Livestock numbers have been falling in recent years. The trend began at the turn of the millennium in the case of pigs and sheep and dates to the mid-1970s in the case of cattle. In June 2013 there were 6.6 million sheep, 1.8 million cattle and 308,000 pigs, the lowest numbers since the 1940 and 1950s. Poultry numbers have tended to fluctuate over the last 25 years, but were down to 14.2 million in 2013.
About 13,340 km² of land in Scotland is forested representing around 15 per cent of the total land area of Scotland. The majority of forests are in public ownership, with forestry policy being controlled by the Forestry Commission. The biggest plantations and timber resources are to be found in Dumfries and Galloway, Tayside, Argyll and the area governed by Highland Council. The economic activities generated by forestry in Scotland include planting and harvesting as well as sawmilling, the production of pulp and paper and the manufacture of higher value goods. Forests, especially those surrounding populated areas in Central Scotland also provide a recreation resource.
Income and employment
Total income from farming (TIFF) has been rising since the turn of the millennium. It was estimated at £700 million in 2012, being made up of £2.9 billion in outputs and £570 million in support payments, offset by £2.8 billion in costs. The initial estimate of TIFF for 2013 was £830 million, an increase largely linked to the improved weather. TIFF per annual work unit increased to £31,000, similar to the value in 2011.
Aquaculture production is focused on the West and North of the country. The total output of aquaculture was estimated in 2011 at around £434 million per year, including around £412 million for farmed Atlantic salmon, £14.34 million for rainbow trout and £7.7 million for shellfish. Brown trout, sea trout, halibut and Arctic charr are also farmed in Scotland.
Some farm businesses rely on sources of income other than from farming, including contracting work, hosting mobile phone masts, tourism and recreation and financial support from grants and subsidies. Analysis of the Farm Accounts Survey suggests that, excluding support from grants and subsidies, the average farm made a loss of £16,000 in 2012. However, calculations from TIFF suggest that, excluding support, the sector still made a small profit.
Government figures indicate that in 2013 Scottish agriculture employed around 1.5 per cent of the workforce and contributes around 1 per cent of the Scottish economy. Other studies suggest the employment rate to be around 8 per cent of the total rural population, and in terms of numbers the estimates indicate that around 68,000 people are directly employed or self-employed in agriculture, while around 200,000 people are related to a variety of activities related to agriculture. In the Highlands and Islands, around 10 per cent of the workforce are engaged in agriculture and livestock products contribute around 70 per cent of the output.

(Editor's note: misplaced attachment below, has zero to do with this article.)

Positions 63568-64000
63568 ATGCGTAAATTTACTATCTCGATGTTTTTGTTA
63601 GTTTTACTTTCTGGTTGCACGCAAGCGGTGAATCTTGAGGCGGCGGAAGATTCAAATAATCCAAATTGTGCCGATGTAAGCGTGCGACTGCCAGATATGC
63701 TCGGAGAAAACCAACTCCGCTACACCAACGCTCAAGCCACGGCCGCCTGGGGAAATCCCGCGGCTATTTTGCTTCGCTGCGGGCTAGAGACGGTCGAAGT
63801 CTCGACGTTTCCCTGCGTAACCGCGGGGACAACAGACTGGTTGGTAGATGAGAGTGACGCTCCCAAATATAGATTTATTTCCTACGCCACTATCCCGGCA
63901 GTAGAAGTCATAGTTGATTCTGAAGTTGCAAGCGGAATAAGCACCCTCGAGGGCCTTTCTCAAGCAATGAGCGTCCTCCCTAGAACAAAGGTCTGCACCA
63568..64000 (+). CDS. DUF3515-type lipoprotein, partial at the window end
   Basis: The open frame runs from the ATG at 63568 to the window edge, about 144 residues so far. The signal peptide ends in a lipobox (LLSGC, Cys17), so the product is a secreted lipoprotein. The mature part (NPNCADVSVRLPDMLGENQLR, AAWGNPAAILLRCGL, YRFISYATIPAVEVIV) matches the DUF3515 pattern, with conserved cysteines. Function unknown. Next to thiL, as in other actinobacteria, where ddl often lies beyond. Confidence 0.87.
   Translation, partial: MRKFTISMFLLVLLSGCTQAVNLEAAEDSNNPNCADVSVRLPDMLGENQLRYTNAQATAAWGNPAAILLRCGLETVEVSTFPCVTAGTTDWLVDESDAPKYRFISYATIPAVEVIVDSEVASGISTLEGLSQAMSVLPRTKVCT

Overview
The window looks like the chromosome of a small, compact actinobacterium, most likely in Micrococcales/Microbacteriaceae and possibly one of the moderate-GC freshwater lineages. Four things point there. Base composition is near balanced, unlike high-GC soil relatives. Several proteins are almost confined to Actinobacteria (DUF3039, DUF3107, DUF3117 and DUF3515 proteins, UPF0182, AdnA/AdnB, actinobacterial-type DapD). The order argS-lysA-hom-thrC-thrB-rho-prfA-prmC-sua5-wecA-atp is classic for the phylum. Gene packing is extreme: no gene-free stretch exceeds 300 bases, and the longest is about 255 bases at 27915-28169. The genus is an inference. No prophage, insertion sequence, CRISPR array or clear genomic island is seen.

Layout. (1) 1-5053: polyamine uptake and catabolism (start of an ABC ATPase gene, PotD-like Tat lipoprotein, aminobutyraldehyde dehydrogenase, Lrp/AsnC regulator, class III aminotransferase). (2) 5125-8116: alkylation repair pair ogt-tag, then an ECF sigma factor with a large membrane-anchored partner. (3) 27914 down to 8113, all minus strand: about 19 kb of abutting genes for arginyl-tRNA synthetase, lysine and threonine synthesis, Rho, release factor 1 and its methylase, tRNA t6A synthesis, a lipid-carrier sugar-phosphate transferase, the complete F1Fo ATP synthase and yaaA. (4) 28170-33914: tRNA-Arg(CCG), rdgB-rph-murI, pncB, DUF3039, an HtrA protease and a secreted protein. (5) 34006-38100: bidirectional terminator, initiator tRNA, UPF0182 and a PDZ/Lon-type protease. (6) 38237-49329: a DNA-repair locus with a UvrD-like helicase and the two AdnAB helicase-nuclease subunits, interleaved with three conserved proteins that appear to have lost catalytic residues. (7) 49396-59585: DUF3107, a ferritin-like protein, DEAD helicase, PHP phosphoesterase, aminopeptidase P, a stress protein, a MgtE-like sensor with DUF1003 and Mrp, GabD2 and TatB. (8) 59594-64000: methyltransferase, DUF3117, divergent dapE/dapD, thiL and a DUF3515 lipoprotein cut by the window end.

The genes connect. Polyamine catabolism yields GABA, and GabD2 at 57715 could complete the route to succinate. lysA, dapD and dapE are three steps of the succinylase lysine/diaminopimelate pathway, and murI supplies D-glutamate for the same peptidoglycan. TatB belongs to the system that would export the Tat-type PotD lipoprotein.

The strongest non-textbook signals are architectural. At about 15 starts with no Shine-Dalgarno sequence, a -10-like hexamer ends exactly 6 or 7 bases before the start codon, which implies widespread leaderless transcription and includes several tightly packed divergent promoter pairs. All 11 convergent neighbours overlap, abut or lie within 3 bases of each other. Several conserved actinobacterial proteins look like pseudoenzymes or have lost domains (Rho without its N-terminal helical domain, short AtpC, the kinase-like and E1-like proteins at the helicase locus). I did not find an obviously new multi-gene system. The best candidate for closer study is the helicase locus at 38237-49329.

The West of Scotland Agricultural College formed in 1899, the East of Scotland Agricultural College in 1901, and the North of Scotland Agricultural College in 1904; these colleges amalgamated to form the Scottish Agricultural College in 1990.
Site-specific nature conservations began in the UK with the creation of the Nature Conservancy in 1948, which later became the Nature Conservancy Council (NCC). It moved from a research-based advisory group to become a campaigning body. The 1949 National Parks and Access to the Countryside Act excluded Scotland, but introduced the concept of Sites of Special Scientific Interest (SSSI), which were to become a key part of managing nature conservation. A Countryside Commission Scotland (CSS) was established under the Countryside Scotland Act, 1967. The SSSI were strengthened by the 1981 Wildlife and Countryside Act, which for the first time introduced the concept of payments to farmers for inactivity in relation to specific sites and shifted the burden of proof from conservationist having to prove harm, to landholders having to prove that harm was not taking place. The NCC was broken up in 1991 and in Scotland was merged with CSS to produce Scottish Natural Heritage (SNH), under a UK-wide Joint Nature Conservation Committee. SNH has a remit for both land and nature conservation and a responsibility towards sustainability and to the consideration of the needs of the Scottish people.
Rights of way
In Scotland, a right of way is a route over which the public has been able to pass unhindered for at least 20 years. The route must link two "public places", such as villages, churches or roads. Unlike in England and Wales there is no obligation on Scottish local authorities to signpost or mark a right of way. However, the charity Scotways, formed in 1845 to protect rights of way, records and signs the routes. The Land Reform (Scotland) Act 2003 gives everyone statutory access rights to most land and inland water in Scotland, to non-motorized traffic, making the existence of rights of way less important in terms of access to land in Scotland. Certain categories of land are excluded from this presumption of open access, such as railway land, airfields and private gardens.